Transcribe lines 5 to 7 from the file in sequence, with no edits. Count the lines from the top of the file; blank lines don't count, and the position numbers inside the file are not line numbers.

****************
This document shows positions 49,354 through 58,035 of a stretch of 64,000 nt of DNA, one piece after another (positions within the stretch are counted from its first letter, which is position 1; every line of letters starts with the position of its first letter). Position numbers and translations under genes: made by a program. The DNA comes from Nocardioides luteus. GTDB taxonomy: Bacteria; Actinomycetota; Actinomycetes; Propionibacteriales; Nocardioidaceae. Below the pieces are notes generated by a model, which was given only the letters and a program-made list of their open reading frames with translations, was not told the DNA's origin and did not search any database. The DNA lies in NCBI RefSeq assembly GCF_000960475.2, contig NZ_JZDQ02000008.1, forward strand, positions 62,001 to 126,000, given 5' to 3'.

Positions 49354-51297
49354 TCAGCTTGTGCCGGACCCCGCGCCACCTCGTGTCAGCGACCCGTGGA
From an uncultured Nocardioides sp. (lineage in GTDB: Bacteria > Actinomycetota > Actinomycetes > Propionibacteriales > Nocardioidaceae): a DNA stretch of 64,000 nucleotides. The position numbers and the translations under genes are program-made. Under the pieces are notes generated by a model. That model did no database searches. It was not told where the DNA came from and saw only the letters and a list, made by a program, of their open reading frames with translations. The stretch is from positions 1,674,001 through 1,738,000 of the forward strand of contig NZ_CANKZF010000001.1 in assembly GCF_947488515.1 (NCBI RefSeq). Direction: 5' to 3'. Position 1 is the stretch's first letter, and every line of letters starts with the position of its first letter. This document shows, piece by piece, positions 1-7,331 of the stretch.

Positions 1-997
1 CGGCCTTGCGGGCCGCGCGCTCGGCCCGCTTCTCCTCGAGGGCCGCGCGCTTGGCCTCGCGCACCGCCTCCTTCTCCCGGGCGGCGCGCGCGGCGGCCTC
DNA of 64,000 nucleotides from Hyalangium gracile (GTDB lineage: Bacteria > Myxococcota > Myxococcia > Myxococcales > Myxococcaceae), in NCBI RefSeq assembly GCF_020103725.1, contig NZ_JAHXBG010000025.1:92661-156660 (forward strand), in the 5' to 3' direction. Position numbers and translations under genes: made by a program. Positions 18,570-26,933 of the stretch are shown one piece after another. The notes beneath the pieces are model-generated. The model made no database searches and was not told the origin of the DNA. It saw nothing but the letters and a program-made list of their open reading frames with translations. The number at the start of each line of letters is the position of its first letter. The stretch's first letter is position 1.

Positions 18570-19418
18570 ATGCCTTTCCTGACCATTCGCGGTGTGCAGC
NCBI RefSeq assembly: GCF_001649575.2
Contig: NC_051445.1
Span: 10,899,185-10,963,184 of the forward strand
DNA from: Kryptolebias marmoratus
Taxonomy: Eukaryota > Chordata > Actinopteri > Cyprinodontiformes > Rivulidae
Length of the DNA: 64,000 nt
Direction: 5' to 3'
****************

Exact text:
Positions 1-997
1 CGGCCTTGCGGGCCGCGCGCTCGGCCCGCTTCTCCTCGAGGGCCGCGCGCTTGGCCTCGCGCACCGCCTCCTTCTCCCGGGCGGCGCGCGCGGCGGCCTC
DNA of 64,000 nucleotides from Hyalangium gracile (GTDB lineage: Bacteria > Myxococcota > Myxococcia > Myxococcales > Myxococcaceae), in NCBI RefSeq assembly GCF_020103725.1, contig NZ_JAHXBG010000025.1:92661-156660 (forward strand), in the 5' to 3' direction. Position numbers and translations under genes: made by a program. Positions 18,570-26,933 of the stretch are shown one piece after another. The notes beneath the pieces are model-generated. The model made no database searches and was not told the origin of the DNA. It saw nothing but the letters and a program-made list of their open reading frames with translations. The number at the start of each line of letters is the position of its first letter. The stretch's first letter is position 1.